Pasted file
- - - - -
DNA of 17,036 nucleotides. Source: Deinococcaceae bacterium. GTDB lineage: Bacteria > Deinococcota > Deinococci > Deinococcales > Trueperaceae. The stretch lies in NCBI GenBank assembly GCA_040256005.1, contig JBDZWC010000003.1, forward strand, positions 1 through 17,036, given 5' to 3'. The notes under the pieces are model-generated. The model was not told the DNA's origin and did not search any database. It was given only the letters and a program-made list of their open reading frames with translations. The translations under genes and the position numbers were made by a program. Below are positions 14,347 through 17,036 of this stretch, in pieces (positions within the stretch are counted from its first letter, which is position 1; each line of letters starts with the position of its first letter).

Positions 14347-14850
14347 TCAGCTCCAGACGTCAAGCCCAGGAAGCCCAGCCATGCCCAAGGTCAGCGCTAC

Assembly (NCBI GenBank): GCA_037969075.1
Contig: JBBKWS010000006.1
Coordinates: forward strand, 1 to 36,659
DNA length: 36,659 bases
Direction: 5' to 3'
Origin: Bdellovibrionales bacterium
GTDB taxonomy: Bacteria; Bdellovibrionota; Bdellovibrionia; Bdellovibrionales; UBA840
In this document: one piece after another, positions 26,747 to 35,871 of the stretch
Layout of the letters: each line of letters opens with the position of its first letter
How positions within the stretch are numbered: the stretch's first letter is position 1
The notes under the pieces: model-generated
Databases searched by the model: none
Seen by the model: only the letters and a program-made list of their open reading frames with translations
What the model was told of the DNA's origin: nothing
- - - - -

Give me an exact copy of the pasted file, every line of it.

DNA of 17,036 nucleotides. Source: Deinococcaceae bacterium. GTDB lineage: Bacteria > Deinococcota > Deinococci > Deinococcales > Trueperaceae. The stretch lies in NCBI GenBank assembly GCA_040256005.1, contig JBDZWC010000003.1, forward strand, positions 1 through 17,036, given 5' to 3'. The notes under the pieces are model-generated. The model was not told the DNA's origin and did not search any database. It was given only the letters and a program-made list of their open reading frames with translations. The translations under genes and the position numbers were made by a program. Below are positions 14,347 through 17,036 of this stretch, in pieces (positions within the stretch are counted from its first letter, which is position 1; each line of letters starts with the position of its first letter).

Positions 14347-14850
14347 TCAGCTCCAGACGTCAAGCCCAGGAAGCCCAGCCATGCCCAAGGTCAGCGCTAC

Assembly (NCBI GenBank): GCA_037969075.1
Contig: JBBKWS010000006.1
Coordinates: forward strand, 1 to 36,659
DNA length: 36,659 bases
Direction: 5' to 3'
Origin: Bdellovibrionales bacterium
GTDB taxonomy: Bacteria; Bdellovibrionota; Bdellovibrionia; Bdellovibrionales; UBA840
In this document: one piece after another, positions 26,747 to 35,871 of the stretch
Layout of the letters: each line of letters opens with the position of its first letter
How positions within the stretch are numbered: the stretch's first letter is position 1
The notes under the pieces: model-generated
Databases searched by the model: none
Seen by the model: only the letters and a program-made list of their open reading frames with translations
What the model was told of the DNA's origin: nothing